Huygens PSF Distiller: Distilling a Point Spread Function (PSF) from 3D bead images

Easy to use

This wizard driven tool guides the user through the process of distilling a Point Spread Function (PSF) from 3D bead images.

Reports Chromatic shift

Chromatic shift, if present, will be reported by the PSF Distiller wizard, and can subsequently be corrected with the Chromatic Aberration Corrector option.

Quality test for your microscope

The measured PSF acts as a calibration of the microscope in the sense of relating a physical known object (bead) with what the microscope actually measures (bead image).

PSF Distiller

By default, Huygens uses a theoretical PSF to deconvolve your image data, so no extra work is needed. When a deconvolution run is started the theoretical PSF will be automatically calculated from the microscopy parameters and used "on the fly".

Huygens also offers the option to load and use an experimental PSF, and is optionally equipped with the PSF Distiller. This wizard driven tool guides the user through the process of distilling a Point Spread Function (PSF) from 3D bead images. It helps in selecting bead images, and in creating and saving the PSF for further deconvolution runs. The wizard is able to measure a PSF from one or multiple images, each containing one or more fluorescent beads. It is also possible to distill multi-channel PSF's from multi-color bead images, or to assemble a multi-channel PSF from separate single channel bead images PSF's.

Measured PSF's improve deconvolution results and may also serve as a quality test for the different supported microscopes. We advise to measure the PSF after a change in the recording setup and certainly after each maintenance job in which the optics or scanning device was serviced. The measured PSF acts as a calibration of the microscope in the sense of relating a physical known object (bead) with what the microscope actually measures (bead image).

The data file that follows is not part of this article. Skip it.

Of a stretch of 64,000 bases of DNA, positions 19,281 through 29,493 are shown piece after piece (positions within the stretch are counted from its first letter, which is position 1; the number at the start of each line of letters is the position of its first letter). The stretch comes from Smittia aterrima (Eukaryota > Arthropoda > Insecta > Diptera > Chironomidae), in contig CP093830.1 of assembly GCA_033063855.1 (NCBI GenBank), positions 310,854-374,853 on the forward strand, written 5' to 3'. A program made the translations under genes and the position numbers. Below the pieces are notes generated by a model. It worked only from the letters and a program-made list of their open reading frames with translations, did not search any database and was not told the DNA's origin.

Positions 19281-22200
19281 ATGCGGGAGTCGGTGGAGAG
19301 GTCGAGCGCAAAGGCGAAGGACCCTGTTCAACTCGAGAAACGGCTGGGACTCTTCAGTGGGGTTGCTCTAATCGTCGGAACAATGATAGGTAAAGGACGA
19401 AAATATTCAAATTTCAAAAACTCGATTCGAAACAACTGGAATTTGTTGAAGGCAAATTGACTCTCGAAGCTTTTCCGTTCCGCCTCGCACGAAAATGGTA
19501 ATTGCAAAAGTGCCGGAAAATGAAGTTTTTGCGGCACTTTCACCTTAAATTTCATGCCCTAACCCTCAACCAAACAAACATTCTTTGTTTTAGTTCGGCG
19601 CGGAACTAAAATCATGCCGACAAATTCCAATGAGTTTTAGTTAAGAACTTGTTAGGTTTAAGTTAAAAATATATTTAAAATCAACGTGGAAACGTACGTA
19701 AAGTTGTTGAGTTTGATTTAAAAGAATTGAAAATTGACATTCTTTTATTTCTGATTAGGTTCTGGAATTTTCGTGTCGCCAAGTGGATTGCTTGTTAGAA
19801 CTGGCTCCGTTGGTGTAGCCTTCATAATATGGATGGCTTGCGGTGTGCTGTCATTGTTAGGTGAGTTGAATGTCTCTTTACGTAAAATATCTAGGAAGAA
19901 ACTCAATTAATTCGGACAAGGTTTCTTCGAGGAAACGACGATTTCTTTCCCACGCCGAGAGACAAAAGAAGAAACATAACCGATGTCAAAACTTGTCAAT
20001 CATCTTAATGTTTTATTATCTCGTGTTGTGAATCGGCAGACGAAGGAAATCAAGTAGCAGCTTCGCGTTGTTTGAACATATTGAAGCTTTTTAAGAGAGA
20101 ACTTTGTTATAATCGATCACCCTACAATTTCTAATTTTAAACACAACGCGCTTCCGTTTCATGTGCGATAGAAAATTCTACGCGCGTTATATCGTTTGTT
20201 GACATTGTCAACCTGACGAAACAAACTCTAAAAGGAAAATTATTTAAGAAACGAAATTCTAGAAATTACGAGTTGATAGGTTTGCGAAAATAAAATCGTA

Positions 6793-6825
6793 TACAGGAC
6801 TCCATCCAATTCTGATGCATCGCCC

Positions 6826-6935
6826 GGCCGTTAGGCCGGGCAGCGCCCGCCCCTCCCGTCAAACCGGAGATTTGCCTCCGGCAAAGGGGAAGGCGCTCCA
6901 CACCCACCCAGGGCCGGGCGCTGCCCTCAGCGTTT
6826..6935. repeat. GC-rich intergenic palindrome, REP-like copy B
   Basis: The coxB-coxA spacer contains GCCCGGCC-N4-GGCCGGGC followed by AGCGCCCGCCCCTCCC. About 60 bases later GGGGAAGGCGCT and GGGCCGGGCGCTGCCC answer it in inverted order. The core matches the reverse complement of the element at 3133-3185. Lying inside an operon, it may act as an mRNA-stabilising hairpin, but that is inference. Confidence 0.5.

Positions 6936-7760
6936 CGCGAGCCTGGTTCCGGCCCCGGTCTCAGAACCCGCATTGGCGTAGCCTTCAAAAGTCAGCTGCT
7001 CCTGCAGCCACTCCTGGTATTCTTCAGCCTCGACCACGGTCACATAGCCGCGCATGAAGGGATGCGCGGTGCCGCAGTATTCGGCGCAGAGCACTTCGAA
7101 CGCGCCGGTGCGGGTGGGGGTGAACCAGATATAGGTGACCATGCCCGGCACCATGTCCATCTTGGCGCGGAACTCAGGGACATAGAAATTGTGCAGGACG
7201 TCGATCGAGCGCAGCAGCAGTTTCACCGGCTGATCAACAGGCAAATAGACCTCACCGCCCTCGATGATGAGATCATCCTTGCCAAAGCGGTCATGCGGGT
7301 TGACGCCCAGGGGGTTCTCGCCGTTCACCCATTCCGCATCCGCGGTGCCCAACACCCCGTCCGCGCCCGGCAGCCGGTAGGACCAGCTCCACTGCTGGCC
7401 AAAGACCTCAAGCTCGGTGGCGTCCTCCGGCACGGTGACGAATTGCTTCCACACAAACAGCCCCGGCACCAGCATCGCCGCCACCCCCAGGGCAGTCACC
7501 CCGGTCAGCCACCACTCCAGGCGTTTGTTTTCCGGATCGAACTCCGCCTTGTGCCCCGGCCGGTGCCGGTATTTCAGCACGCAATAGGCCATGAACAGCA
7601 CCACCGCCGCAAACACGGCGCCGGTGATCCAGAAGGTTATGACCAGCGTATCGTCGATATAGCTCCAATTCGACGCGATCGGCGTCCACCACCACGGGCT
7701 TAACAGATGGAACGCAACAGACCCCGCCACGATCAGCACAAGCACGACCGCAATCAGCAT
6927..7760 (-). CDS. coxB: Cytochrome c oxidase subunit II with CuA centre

HUYGENS PSF Distiller for different Microscope types
Microscope PSF Distiller Adviced beads
Confocal 100nm tetra-speck beads
Widefield 100nm / 200nm tetra-speck beads
Spinning-disk 100nm tetra-speck beads
Re-scan 100nm tetra-speck beads

About the PSF distilling

Image formation in fluorescence microscopy can be described by a convolution process with the inclusion of (Poisson) noise. With deconvolution, the aim is to restore the object (unknown) from the measured image through knowledge of the PSF and noise. In the PSF distilling, the object is known, and is modeled as a sphere with a diameter of 20 nm. The PSF is the unknown function in this inverse problem. In the PSF Distiller a non-linear maximum likelihood estimation method is applied, analogue to deconvolution algorithms within Huygens, with the role of the object function and PSF reversed. With the PSF distillation the aim is to find the most likely PSF that generated the measured image. This process is illustrated in the figure.